CASE STUDY: Howard County Health Department's Youth Suicide Prevention Campaign
The last few months of the school year are stressful times for teens. The angst associated with exams, proms, relationships, graduations, college admissions tests, part-time jobs, family obligations and day-to-day challenges that simmer below the surface often boil over. This year, teens were faced with even more upheaval as the COVID-19 pandemic put much of the world in lockdown mode. Schools shifted to a virtual learning environment, sporting events were cancelled, recreation and entertainment venues shuttered, and in-person social events and conversations with friends were halted.
This spring, the Howard County Health Department recognized that teens would be particularly vulnerable. The department’s teen suicide prevention outreach was very successful in 2019, and it was important to revive the campaign. Once again, the department turned to Herrmann.
The first challenge we faced was to create an effective campaign with a budget that was significantly lower than the previous year’s allocation. Recognizing that the target audience of teens and adult influencers would be at home and online, we determined our limited media spend would be best placed on programmatic digital and social media platforms. Fortunately, several different creatives were developed during the earlier campaign, providing a mix of visuals that appealed to a variety of ages and races. These creatives, rotated across the various platforms, emphasized the message that it was “OK to Ask” how others were doing and that “Talking Saves Lives.”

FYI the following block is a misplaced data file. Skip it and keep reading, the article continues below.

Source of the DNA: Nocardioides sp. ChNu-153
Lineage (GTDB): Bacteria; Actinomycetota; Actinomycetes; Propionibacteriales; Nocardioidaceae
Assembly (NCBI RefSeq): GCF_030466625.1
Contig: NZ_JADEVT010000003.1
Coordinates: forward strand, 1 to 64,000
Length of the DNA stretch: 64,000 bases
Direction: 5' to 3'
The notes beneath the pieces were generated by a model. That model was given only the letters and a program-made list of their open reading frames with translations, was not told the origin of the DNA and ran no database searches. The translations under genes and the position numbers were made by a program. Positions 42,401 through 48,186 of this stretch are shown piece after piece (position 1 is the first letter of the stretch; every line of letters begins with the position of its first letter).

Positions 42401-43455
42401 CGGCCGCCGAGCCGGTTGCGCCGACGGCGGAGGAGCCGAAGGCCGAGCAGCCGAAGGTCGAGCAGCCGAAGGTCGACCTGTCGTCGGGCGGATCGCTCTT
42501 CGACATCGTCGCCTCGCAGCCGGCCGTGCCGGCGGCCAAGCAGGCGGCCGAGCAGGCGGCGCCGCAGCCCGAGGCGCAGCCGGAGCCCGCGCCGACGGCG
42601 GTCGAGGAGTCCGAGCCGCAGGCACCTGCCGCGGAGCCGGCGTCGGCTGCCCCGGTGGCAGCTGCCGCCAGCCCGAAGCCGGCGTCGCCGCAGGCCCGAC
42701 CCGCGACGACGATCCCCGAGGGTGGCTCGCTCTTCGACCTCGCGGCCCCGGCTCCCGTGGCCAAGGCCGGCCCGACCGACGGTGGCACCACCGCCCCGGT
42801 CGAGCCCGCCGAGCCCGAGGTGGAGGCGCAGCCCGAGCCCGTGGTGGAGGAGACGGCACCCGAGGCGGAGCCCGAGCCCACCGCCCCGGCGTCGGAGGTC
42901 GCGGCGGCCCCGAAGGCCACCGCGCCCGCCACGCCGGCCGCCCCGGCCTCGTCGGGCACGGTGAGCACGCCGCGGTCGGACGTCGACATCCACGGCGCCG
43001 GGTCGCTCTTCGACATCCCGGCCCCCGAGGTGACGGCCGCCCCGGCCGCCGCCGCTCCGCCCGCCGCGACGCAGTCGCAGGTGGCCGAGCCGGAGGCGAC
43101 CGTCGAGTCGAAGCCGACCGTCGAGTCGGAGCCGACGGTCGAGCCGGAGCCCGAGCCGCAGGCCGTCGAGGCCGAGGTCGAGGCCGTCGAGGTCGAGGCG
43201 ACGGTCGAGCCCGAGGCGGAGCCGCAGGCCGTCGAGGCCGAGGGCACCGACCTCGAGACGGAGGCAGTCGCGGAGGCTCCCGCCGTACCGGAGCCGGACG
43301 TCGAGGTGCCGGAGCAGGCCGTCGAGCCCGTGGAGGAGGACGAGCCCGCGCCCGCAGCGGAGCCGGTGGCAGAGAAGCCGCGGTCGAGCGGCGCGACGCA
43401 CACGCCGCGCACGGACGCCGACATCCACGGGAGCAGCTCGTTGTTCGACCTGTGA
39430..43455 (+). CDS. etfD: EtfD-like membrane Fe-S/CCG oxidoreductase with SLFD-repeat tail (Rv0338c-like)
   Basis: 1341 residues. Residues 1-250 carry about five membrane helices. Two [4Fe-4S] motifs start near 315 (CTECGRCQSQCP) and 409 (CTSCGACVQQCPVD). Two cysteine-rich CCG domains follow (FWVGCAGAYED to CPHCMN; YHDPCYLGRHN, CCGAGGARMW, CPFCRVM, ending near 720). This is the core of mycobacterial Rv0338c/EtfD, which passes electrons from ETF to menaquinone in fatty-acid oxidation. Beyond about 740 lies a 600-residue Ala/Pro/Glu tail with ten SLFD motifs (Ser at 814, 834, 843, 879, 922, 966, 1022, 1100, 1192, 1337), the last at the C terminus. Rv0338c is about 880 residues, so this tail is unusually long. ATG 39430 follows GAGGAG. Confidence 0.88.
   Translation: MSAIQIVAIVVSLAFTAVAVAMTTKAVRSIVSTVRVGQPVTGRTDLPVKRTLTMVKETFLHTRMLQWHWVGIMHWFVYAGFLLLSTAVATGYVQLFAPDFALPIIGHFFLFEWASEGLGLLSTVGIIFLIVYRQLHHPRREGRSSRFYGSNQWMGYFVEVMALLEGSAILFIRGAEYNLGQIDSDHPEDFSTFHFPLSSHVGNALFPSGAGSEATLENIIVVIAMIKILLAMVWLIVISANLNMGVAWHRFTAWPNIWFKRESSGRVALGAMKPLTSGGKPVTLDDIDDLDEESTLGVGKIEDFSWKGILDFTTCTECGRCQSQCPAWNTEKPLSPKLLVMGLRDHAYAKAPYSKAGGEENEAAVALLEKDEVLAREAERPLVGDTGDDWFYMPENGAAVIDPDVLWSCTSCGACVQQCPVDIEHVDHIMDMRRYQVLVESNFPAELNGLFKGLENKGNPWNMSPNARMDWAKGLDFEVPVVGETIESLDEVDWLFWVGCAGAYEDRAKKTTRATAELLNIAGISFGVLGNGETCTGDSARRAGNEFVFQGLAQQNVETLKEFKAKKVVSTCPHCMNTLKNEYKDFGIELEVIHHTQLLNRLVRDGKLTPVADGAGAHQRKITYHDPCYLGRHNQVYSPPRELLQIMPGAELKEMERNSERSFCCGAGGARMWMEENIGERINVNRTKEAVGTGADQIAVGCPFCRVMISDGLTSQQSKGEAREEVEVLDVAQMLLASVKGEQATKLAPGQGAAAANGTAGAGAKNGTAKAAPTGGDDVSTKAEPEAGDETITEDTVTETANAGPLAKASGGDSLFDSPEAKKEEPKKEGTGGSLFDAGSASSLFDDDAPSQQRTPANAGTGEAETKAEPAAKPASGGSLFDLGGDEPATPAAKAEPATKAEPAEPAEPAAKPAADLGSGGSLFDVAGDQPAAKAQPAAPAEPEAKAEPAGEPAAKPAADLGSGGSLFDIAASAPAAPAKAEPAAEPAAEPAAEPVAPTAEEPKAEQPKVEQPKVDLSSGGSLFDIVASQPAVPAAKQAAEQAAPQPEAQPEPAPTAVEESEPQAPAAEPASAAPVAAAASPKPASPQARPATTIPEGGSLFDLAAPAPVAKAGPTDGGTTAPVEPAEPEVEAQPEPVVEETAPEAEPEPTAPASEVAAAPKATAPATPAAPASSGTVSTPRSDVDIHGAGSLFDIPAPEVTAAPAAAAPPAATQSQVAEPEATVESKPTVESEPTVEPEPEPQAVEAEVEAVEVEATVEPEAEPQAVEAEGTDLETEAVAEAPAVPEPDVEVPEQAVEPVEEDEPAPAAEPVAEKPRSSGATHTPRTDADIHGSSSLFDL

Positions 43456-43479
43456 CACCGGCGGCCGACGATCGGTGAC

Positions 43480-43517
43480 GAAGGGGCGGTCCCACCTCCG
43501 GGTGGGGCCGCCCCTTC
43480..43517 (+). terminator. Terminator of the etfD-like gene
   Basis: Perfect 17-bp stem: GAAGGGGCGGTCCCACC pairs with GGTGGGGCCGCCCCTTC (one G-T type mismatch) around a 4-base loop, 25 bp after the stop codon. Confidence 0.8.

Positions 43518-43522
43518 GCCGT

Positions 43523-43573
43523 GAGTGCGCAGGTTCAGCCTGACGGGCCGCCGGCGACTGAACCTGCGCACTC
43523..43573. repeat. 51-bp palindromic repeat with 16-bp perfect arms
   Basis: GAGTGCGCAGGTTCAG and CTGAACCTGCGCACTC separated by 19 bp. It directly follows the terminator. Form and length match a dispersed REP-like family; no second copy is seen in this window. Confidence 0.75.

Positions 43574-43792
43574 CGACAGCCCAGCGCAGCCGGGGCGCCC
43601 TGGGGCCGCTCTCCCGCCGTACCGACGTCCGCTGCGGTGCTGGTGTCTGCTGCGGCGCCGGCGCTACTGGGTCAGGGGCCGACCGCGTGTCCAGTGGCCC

Because of the stay-at-home order, many of the prior geofencing tactics – surrounding schools, athletic fields, theatres, concert venues, stores, graduation ceremonies and other locales – were not implemented for the programmatic campaign. Instead, the delivery of impressions was targeted to Howard County residents at their homes. We anticipated there would be a significant increase in the amount of time people spent online connecting with others. That projection was accurate.
Even with 28% fewer programmatic impressions delivered in 2020 than in the prior year, the overall click-through rate was significantly higher: .30% versus the previous year’s .19% CTR. The total number of visits to Howard County Health Department’s “Teen Matters” website also rose by nearly 9%. While ads placed on Facebook and Instagram this year could not match the reach or number of impressions of last year’s campaign, they achieved a .04% higher CTR while reducing the cost-per-click by 38%. The results reinforced that the 2020 outreach was extremely effective and provided a much-needed resource for help in this era of uncertainty.
We invite you to click here to view this campaign and our other work for the Howard County Health Department.
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